and shown in the UI. The disk size for this file was >500KB and it took 
approx. 750KB of RAM to load it. At shutdown, none of those entries were
deleted. (In fact, history.dat grew by an additional 20KB just by starting 
and shutting down).
Summary: 2M history.dat file adds 30% to startup time on openwound → 2M history.dat file adds 30% to startup time and 1MB or more to RAM
Hee-hee. So |mFileSizeOnDisk| is _always_ zero, which makes the
following a permanently losing comparison:

2716           LL_UI2L(numRows, count);
2717           LL_DIV(bytesPerRow, mFileSizeOnDisk, numRows);
2718           LL_I2L(desiredAvgRowSize, 400);
2719           if (LL_CMP(bytesPerRow, >, desiredAvgRowSize))
2720             commitType = kCompressCommit;

If mFileSizeOnDisk actually represented the file size of history.dat, then,
for the history.dat in example B: above, |bytesPerRow| would be ~4500, 
and a compress-commit would be performed. (sz = 841954, rows = 188).
Okay, this sets mFileSizeOnDisk when we have successfully opened history.dat 
in nsGlobalHistory::OpenDB(). Works well on win32 and truncates an 800KB
history file from example B: to about 60K on disk and permanently removes all
those entries that are older than 9 days (the current [default] setting in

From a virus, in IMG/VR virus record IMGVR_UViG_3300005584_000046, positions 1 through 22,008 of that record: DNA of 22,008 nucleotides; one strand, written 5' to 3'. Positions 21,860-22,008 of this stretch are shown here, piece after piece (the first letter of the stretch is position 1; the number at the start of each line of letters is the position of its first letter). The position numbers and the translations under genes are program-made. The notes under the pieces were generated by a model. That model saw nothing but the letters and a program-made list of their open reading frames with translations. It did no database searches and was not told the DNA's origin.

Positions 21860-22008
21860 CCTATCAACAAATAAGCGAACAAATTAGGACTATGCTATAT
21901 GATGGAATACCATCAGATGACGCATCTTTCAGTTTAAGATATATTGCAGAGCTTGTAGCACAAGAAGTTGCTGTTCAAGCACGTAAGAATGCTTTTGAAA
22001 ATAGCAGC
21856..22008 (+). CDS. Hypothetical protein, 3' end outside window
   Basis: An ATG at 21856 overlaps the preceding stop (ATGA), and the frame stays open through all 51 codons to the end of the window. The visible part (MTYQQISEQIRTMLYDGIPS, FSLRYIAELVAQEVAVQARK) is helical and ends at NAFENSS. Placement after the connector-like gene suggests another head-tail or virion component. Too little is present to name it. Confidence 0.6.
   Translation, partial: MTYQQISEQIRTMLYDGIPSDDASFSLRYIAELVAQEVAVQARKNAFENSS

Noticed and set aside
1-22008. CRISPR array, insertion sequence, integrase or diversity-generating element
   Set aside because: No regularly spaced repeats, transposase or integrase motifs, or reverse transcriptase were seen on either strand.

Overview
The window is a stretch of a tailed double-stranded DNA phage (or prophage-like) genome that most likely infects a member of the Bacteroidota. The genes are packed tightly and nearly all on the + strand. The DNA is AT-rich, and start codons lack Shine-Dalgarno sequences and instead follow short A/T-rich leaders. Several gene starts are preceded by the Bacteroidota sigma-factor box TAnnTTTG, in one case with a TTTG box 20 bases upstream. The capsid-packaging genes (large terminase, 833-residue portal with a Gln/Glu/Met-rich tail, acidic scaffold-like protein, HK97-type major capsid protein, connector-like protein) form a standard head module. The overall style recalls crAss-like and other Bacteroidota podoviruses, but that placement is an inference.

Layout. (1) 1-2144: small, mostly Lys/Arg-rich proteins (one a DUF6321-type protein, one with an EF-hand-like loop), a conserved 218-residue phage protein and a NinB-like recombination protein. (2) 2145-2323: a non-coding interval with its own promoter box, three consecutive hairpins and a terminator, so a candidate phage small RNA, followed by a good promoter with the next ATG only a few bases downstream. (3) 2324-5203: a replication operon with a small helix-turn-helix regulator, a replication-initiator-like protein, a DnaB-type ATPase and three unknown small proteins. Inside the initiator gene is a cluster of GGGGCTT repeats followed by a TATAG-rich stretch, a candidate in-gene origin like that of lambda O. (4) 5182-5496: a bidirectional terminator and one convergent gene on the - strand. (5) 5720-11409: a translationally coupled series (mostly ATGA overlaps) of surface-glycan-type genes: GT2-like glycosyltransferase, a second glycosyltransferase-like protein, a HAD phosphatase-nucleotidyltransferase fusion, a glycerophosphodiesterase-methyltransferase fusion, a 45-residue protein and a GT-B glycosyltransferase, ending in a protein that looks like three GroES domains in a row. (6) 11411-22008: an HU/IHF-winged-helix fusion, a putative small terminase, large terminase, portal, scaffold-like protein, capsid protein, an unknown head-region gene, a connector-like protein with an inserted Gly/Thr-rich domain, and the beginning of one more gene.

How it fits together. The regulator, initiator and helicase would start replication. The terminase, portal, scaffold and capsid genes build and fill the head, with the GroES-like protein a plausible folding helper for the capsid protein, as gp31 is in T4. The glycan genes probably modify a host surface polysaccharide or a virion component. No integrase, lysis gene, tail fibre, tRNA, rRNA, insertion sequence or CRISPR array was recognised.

that profile). 

But, after six months, can we stop pretending there is no bug here and that 
real users are not significantly hurt by this.
I hope I didn't give that impression that there was no bug here. I merely
was trying to correct some misconceptions flying around about what compress
commit does.  It does reduce disk size, there's no doubt about that. But it
doesn't remove history entries. This is because of the way mork does incremental
updates. If you delete a row (e.g., expire a history entry), it just writes out
change record at the end of the file, saying the row has been deleted). The
earlier table definition in the db still has that row in it, but when the db is
read in, the change record for the delete row removes the row from the in-memory
version of the table. The more changes you make, the more change records you get
in the db. When you do a compress commit, the tables are completely re-written
out to disk, so in this example, the table would be written out without the
deleted row. So you save the space for the deleted row, and the change record.

Re mFileSizeOnDisk, it was set in the initial patch I submitted for bug 55293
but it looks like that part of the code got lost in all the history excitement.
I looked at fixing the underlying mork bug with shouldcompress but I never got
very far. If I had a week to look at it, I could figure it out, probably.
I apologize for the "no bug". That was a tad harsh. Sorry. 

Thanks for the explanation of removing history entries vs. compress-commit.
It seemed, though, that expired entries were not removed from the visible UI
ever, for the two example history.dat files. But they would be properly
cleaned up if a compress commit was done (by forcing it in CloseDB(), patch

It may that because the history.dat in example b: and in shrirang's case
hadn't been used in a few days, this tripped up some logic in mork or the
global history client code. Perhaps if a profile is in regular use every day,
a user will not have this problem. But, nonetheless, I don't think our license